How are mediated memories brought into being? In other words, how can we understand the ways personal and public memories are enacted in environments that have become increasingly digitally networked? Following this fundamental question for current interrogations of the entanglement of media and memory, we first develop a concept of mediated memory work. Instituting experiences and senses of the past, these time- and space-bound efforts interweave with arrangements of people and their social relations, cultural discourses, objects and media environments. Capitalizing on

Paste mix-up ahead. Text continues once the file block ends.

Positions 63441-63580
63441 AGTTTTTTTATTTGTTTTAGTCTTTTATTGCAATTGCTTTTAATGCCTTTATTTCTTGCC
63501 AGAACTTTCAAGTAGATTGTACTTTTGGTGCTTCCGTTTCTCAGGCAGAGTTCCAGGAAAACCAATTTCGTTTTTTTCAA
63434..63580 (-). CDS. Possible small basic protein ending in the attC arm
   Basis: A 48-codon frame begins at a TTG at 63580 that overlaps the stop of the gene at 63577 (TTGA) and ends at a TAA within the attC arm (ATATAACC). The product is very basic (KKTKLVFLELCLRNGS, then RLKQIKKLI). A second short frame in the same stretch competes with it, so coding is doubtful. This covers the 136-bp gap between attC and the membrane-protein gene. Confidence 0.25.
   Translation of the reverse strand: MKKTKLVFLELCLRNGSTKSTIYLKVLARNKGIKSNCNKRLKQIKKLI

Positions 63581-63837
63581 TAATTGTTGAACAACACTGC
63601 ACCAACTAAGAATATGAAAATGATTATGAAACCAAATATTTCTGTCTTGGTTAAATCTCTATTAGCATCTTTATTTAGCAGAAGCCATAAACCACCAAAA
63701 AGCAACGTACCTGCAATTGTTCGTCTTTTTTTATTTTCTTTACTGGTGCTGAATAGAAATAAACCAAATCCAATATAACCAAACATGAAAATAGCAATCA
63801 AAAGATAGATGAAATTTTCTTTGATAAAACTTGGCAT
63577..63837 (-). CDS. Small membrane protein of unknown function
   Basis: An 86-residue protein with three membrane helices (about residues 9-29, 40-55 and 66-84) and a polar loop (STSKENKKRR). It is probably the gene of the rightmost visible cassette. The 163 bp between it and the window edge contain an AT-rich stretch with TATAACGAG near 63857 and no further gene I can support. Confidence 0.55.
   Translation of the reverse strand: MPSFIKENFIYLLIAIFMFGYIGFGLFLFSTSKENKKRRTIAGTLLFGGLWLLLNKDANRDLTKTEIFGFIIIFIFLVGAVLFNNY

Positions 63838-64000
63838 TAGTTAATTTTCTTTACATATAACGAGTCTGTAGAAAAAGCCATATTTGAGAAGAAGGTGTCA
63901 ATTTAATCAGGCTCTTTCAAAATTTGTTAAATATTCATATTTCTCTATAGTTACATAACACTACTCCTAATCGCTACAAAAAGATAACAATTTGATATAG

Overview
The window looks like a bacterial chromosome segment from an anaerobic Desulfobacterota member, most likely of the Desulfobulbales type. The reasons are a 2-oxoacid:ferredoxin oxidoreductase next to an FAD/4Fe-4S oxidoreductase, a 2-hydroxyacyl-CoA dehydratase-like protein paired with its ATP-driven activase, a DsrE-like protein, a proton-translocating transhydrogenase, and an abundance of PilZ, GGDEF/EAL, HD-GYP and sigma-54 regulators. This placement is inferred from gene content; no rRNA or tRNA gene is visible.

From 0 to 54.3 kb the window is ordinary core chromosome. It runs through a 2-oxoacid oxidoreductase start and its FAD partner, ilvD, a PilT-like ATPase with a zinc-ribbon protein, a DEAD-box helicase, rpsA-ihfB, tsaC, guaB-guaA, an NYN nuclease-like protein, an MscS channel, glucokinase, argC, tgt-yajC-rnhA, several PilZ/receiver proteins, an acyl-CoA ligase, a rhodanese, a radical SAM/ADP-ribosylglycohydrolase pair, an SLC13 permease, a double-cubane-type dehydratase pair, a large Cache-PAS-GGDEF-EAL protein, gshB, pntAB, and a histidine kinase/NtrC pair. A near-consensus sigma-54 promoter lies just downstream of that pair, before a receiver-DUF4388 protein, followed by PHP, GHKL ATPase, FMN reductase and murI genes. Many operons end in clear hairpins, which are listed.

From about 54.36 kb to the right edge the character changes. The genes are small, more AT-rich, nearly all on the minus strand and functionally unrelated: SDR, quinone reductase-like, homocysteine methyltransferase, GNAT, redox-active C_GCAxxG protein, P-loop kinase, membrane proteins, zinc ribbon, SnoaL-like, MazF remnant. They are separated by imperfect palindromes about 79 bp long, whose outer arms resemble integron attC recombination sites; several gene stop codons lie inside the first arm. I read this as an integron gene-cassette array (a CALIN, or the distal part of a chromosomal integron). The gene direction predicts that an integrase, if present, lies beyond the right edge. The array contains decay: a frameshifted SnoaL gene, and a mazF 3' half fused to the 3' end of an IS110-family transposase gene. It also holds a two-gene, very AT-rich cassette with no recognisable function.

such an understanding of mediated memory work, the article demonstrates how and to what ends the enactment of memories can be empirically studied by using the example of the Cuban-American community in Miami. In particular, building on participant observation, in-depth interviews and media ethnography, we outline practices, cultural artefacts, communal bonds, compassionate relations and a media manifold that have been employed by different segments of a diasporic collective in shaping how the country of origin and the exile is to be remembered.